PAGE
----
The Communist Party of India (Maoist) is a political party which aims to overthrow the government of India. It was founded on September 21, 2004, through the merger of the Communist Party of India (Marxist–Leninist) People's War and the Maoist Communist Centre of India (MCC). The merger was announced to the public on October 14 the same year. In the merger a provisional central committee was constituted, with the erstwhile People's War leader Muppala Lakshmana Rao (alias Ganapathi) as General Secretary. It is currently proscribed as a terrorist organization by the Indian government.
The Communist Party of Peru - Shining Path is a guerrilla insurgent organization in Peru. It was founded in 1980 with Abimael Guzmán as its leader. The Shining Path is currently waging a war against the Peruvian Government.
The Unified Communist Party of Nepal (Maoist), a national communist party with a revolutionary background, is a follower of Marxism–Leninism–Maoism, although it is believed that the party has developed its own ideology, Marxism-Leninism-Maoism-Prachanda Path, which was developed taking Nepal's political, sociological and geographical constraints into consideration.
In the Philippines, the Communist Party of the Philippines (CPP) and its New People's Army (NPA) has been waging a revolutionary war since 1968. Its strength peaked during the dictatorial rule of Ferdinand Marcos and was the main bulk of the opposition against the dictatorship. However due to controversies regarding massive purges of its members in the mid-1980s and political miscalculations, it suffered several splits within its ranks in 1992 and 1997 forming several separate communist parties. It maintains active guerrilla fronts throughout the Philippines until today and is still considered by the military as the main threat to national security. The CPP, according to the military also allegedly has been leading and influencing legal left-wing political organizations and engages in elections.
The Marxist-Leninist Party of the Philippines (MLPP), formed by former Central Luzon Regional Committee members of the CPP after the split in 1997 maintained much of the Maoist orientation from the CPP most especially on the concept of People's War. However it has put equal emphasis on legal political struggles along with armed revolution and it sees the proletariat as the leader of the Philippine revolution in union with the peasantry. The Rebolusyonaryong Hukbo ng Bayan (People's Revolutionary Army, RHB) is the armed wing of the MLPP and according to military intelligence sources, the most active and fastest growing insurgent force in the Philippines recently next to the CPP. Like its estranged political sibling the MLPP is said to be organizing legal organizations but does not engage in electoral processes.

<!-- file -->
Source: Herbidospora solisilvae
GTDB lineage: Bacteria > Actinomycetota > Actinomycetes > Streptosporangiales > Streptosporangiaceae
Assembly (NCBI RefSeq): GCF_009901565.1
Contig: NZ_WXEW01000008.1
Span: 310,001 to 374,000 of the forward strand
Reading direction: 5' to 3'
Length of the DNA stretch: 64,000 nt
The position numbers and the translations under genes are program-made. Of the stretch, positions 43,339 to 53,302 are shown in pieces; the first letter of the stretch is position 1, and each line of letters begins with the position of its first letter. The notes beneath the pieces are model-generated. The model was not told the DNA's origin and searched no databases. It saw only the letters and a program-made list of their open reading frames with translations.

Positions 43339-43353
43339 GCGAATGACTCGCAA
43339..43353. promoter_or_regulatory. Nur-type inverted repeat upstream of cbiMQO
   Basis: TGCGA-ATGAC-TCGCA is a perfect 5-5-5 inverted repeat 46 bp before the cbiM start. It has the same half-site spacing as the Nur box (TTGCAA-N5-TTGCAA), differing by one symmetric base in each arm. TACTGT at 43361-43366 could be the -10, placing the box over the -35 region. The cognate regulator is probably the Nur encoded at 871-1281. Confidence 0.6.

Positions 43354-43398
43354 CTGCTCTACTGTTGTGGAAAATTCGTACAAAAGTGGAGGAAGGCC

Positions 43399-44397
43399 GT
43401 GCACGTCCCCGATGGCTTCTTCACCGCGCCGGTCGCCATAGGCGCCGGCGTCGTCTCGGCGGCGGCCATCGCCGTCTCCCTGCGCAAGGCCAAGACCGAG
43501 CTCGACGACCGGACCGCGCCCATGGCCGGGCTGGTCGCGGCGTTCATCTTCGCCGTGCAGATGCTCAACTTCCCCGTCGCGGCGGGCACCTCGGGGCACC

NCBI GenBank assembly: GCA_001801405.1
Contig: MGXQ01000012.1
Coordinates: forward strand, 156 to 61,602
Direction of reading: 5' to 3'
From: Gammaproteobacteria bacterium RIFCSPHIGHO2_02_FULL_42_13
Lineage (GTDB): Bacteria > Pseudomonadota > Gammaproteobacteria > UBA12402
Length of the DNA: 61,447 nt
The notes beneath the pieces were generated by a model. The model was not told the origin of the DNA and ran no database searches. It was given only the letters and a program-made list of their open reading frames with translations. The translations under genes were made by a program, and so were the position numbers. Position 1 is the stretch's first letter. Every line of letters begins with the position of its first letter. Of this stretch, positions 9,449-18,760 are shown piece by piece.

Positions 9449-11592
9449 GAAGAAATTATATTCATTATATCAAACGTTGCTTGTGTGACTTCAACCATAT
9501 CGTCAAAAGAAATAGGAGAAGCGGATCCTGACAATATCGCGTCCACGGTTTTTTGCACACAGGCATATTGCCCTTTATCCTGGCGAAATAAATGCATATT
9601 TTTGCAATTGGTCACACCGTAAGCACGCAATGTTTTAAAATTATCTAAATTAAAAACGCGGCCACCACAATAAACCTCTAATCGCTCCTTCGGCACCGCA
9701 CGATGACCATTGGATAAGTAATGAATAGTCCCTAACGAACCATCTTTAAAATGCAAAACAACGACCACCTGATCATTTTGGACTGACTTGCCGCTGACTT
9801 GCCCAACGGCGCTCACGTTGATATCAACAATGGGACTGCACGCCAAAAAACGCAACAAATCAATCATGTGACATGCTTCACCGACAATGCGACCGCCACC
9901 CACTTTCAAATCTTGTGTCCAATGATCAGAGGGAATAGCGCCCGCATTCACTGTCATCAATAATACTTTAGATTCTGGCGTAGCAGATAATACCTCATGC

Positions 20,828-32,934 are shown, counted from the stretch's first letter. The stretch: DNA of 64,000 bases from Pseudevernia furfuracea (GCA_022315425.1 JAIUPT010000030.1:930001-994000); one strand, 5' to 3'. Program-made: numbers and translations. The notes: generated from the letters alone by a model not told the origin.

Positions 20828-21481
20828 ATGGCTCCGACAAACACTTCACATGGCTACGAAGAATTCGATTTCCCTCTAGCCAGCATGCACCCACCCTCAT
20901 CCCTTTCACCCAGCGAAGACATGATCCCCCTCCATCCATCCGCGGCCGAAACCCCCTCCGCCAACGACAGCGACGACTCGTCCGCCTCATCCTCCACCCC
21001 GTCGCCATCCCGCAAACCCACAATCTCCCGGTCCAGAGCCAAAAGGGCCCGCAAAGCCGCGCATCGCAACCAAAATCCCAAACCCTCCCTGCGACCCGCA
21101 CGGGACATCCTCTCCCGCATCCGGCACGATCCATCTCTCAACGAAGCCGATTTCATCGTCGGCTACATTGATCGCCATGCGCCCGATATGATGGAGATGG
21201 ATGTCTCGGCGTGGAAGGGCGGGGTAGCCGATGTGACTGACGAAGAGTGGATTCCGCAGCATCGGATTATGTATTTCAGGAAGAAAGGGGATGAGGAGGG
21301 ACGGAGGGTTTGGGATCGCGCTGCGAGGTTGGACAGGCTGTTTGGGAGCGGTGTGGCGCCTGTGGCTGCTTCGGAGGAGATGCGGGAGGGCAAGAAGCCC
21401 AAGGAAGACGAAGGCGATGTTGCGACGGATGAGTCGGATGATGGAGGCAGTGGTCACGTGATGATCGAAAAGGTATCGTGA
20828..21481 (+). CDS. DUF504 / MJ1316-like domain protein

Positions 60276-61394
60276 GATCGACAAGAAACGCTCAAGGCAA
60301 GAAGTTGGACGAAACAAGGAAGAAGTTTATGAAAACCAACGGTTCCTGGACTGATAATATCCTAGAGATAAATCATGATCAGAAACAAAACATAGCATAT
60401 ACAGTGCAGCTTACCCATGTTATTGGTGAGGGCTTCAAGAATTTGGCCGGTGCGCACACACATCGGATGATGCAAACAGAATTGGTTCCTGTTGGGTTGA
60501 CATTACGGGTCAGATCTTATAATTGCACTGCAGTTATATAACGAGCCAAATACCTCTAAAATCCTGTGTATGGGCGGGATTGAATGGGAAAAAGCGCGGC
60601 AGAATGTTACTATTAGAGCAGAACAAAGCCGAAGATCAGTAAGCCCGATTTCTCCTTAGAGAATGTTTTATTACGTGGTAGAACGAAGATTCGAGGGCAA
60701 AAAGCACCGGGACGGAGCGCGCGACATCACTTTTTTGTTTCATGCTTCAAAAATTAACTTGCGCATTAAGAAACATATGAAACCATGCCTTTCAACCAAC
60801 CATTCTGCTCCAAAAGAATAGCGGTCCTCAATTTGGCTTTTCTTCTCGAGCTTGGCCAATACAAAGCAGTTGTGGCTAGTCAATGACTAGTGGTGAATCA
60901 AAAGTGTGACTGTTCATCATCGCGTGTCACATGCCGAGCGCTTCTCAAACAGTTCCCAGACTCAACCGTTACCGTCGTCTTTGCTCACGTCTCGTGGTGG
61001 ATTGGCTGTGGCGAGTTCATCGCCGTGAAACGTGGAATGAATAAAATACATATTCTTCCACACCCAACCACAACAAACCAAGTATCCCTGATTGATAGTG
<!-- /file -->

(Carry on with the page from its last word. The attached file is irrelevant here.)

The Maoist Internationalist Movement (MIM) was an early Marxist-Leninist-Maoist party. Of particular theoretical note it expanded on Lenin's theses on the labor aristocracy and more contemporary works such as J. Sakai's Settlers, the Mythology of the White Proletariat, claiming that the workers in modern imperialist countries form a new type of labor aristocracy and cannot be considered "proletarian" in the traditional marxist sense of the term, only "sometimes oppressed" workers.
Concurrent to the collapse of MIM in 2008, some groups began using the term Maoism (Third Worldism) to describe this trend. Today, Maoist (Third Worldist) groups in the USA include the Maoist Internationalist Ministry of Prisons, the Revolutionary Anti-Imperialist Movement, and the Leading Light Communist Organisation.
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- The Maoist Internationalist Ministry of Prisons
- Revolutionary Anti-Imperialist Movement
- Leading Light Communist Organisation